An international team of researchers, led by a team from the U.K.'s University of Manchester, has cracked part of the genetic code, identifying new genes that could contribute to rheumatoid arthritis and explaining why women are more prone to the disabling disease than men. The research was published in Nature Genetics.
In this large study, the researchers analyzed the genomes of more than 27,000 people with and without rheumatoid arthritis, looking at 129,464 different markers. They found 14 new genes that suggested an increased risk of developing rheumatoid arthritis, including some that were specific to the female X chromosome, which could explain the three-fold higher risk in women. This is the first time that such a connection has been made, according to Alan Silman, medical director of Arthritis Research UK.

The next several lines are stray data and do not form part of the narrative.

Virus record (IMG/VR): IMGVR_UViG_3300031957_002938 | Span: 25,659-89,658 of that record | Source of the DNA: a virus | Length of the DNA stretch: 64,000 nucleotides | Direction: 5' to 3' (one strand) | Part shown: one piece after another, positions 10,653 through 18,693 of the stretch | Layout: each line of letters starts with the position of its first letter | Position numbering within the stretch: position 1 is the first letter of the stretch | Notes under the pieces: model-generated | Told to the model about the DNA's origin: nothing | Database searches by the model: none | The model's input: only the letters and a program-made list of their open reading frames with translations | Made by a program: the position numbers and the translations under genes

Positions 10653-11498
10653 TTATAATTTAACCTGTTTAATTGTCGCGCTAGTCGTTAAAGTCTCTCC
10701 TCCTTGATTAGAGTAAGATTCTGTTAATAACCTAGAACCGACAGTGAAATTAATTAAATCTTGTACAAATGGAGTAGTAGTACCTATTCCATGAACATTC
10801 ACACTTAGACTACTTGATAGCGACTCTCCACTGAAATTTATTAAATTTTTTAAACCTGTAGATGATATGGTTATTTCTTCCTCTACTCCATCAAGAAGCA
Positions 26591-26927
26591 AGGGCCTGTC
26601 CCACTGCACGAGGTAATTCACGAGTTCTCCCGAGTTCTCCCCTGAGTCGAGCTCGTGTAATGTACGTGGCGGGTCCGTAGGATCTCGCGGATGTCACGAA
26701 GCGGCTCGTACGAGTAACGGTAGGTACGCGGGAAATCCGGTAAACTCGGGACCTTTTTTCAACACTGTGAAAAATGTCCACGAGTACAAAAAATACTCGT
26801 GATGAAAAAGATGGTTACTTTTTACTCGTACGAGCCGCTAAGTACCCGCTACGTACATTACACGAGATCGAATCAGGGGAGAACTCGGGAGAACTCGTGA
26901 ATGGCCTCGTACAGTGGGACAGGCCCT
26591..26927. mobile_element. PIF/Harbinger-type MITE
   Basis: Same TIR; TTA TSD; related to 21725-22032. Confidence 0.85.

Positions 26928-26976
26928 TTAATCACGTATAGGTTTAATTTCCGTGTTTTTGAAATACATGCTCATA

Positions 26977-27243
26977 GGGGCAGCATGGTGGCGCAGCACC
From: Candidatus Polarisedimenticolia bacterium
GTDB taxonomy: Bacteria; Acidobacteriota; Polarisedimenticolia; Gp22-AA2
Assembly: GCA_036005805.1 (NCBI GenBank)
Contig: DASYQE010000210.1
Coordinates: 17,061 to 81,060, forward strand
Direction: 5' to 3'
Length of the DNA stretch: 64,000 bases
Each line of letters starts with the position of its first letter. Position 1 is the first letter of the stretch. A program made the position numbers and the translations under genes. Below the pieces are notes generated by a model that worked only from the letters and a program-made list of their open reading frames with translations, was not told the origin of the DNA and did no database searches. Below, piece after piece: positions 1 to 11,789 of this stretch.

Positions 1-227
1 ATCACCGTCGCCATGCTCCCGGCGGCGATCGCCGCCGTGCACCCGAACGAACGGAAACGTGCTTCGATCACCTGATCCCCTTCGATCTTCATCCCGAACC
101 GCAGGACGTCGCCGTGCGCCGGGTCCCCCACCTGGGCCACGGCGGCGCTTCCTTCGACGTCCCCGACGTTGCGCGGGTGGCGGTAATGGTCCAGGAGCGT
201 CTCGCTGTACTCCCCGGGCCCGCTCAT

This adds to the 32 genes already discovered, and these could act as biomarkers for diagnosis and monitoring, or targets for new therapeutics. As first author Stephen Eyre said: "This work will have a great impact on the clinical treatment of arthritis; we have already found three genes that are targets for drugs, leaving a further 43 genes with the potential for drug development, helping the third of patients who fail to respond well to current medications."
While many people with rheumatoid arthritis have similar symptoms, the causes could be genetically different, and using these markers to stratify the patients could allow doctors to create personalized treatment plans, and could also move drugs through clinical trials more successfully.
- read the press release
- see the abstract